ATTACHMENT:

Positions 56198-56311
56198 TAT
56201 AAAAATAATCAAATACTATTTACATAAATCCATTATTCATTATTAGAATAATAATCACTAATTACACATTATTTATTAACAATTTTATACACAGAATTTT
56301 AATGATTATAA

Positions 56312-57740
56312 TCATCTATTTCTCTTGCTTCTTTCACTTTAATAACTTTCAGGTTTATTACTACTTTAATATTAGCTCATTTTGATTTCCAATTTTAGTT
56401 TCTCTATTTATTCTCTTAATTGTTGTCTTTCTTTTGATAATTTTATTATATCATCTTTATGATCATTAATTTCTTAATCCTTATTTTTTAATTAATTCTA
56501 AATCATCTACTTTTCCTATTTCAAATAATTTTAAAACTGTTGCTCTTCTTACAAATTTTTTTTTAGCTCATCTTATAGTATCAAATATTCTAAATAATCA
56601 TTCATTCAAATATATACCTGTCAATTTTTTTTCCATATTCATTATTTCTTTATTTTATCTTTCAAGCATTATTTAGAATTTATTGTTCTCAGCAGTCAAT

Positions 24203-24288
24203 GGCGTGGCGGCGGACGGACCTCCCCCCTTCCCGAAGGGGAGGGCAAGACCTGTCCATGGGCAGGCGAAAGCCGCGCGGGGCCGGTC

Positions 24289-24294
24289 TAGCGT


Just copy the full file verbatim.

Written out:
Positions 56198-56311
56198 TAT
56201 AAAAATAATCAAATACTATTTACATAAATCCATTATTCATTATTAGAATAATAATCACTAATTACACATTATTTATTAACAATTTTATACACAGAATTTT
56301 AATGATTATAA

Positions 56312-57740
56312 TCATCTATTTCTCTTGCTTCTTTCACTTTAATAACTTTCAGGTTTATTACTACTTTAATATTAGCTCATTTTGATTTCCAATTTTAGTT
56401 TCTCTATTTATTCTCTTAATTGTTGTCTTTCTTTTGATAATTTTATTATATCATCTTTATGATCATTAATTTCTTAATCCTTATTTTTTAATTAATTCTA
56501 AATCATCTACTTTTCCTATTTCAAATAATTTTAAAACTGTTGCTCTTCTTACAAATTTTTTTTTAGCTCATCTTATAGTATCAAATATTCTAAATAATCA
56601 TTCATTCAAATATATACCTGTCAATTTTTTTTCCATATTCATTATTTCTTTATTTTATCTTTCAAGCATTATTTAGAATTTATTGTTCTCAGCAGTCAAT

Positions 24203-24288
24203 GGCGTGGCGGCGGACGGACCTCCCCCCTTCCCGAAGGGGAGGGCAAGACCTGTCCATGGGCAGGCGAAAGCCGCGCGGGGCCGGTC

Positions 24289-24294
24289 TAGCGT